Spring 2024

Democratic Backsliding

Listed in: Political Science, as POSC-215


Javier Corrales (Section 01)


According to many scholars, the world is experiencing a democratic recession. Since the 2000s, many established democracies are undergoing erosion in their democratic institutions, even transitioning to autocracies. Also, fewer autocracies and semi-authoritarian regimes are transitioning to democracy. During the Cold War, most threats to existing democracies came from the military or non-state actors, such as insurgents or extremist movements. In this era of democratic backsliding, most serious threats to democratic rule stem from the very winners of democracy—incumbent presidents who came to office by winning elections. This course tries to understand the extent of this democratic erosion worldwide—its dimensions, causes, and possible ways to address it. Readings will draw from theoretical, comparative, historical, and case-based works. Students will also work on independent research projects and class presentations.

Limited to 20 students. Spring 2024. Professor Corrales.

How to handle overenrollment: Sophomores intending to major in Political Science will have priority. Students who took Democratic Backsliding as a first year seminar are not eligible.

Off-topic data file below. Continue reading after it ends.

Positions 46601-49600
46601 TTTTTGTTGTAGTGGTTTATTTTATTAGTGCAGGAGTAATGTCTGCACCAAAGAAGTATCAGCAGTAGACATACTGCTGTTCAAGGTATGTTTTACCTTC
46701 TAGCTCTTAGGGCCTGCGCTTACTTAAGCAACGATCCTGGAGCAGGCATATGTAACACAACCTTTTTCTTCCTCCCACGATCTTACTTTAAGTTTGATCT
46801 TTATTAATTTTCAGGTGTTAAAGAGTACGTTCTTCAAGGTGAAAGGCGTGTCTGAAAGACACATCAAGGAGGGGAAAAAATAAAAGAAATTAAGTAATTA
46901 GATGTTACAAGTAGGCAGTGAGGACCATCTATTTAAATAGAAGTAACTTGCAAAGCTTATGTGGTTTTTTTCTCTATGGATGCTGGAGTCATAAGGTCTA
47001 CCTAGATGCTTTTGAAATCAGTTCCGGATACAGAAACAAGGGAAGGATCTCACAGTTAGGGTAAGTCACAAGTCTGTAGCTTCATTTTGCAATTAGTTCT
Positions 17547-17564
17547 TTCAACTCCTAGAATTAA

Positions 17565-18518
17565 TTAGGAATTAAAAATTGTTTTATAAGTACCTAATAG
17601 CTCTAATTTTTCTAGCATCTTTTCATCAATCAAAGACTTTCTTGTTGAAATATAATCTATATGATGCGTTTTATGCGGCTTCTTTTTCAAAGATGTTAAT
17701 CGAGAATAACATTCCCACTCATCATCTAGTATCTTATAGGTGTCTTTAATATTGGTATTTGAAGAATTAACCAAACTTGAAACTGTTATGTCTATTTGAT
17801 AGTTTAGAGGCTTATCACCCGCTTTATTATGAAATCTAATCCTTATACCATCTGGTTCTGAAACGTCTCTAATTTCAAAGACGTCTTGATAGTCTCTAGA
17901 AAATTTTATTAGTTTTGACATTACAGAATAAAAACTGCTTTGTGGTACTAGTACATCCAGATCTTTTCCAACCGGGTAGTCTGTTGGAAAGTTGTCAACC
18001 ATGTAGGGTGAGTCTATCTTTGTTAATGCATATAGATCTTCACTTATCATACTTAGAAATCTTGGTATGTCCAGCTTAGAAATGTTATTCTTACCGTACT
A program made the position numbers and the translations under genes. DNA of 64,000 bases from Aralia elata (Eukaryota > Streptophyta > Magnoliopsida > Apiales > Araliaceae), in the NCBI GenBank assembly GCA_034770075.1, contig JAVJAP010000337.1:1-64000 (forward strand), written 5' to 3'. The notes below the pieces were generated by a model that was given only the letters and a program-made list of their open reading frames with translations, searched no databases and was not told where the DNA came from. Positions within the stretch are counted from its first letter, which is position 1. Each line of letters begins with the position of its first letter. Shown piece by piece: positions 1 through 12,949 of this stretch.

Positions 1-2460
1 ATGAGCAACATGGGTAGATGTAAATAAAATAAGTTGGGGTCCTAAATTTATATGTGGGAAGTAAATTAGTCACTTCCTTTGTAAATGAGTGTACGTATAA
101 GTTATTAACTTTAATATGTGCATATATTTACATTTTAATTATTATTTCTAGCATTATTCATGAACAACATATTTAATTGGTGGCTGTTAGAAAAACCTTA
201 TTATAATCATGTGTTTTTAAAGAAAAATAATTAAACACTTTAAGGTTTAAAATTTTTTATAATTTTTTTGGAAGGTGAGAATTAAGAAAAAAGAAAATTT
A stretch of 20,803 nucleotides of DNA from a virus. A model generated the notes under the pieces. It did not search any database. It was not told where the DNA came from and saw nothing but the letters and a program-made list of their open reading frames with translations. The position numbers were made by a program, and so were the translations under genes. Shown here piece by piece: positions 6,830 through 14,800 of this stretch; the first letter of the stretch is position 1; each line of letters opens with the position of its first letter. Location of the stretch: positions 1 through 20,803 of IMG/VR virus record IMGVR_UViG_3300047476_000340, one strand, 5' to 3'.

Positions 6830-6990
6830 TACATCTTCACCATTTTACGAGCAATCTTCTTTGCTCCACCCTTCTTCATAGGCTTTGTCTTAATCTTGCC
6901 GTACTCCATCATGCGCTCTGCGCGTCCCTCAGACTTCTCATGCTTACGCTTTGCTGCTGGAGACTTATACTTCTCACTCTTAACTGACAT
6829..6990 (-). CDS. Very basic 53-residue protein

Students who enroll in this course will likely encounter and be expected to engage in the following intellectual skills, modes of learning, and assessment: Emphasis written work, discussion, readings, independent research, oral presentations, group work.

POSC 215 - LEC

Section 01
Tu 10:00 AM - 11:20 AM CHAP 201
Th 10:00 AM - 11:20 AM CHAP 201

ISBN Title Publisher Author(s) Comment Book Store Price
Authoritarianism: What Everyone Needs to Know Oxford University Press Erica Frantz Amherst Books TBD
Ill Winds: Saving Democracy from Russian Rage, Chinese Ambition, and American Complacency Penguin Larry Diamond Amherst Books TBD

These books are available locally at Amherst Books.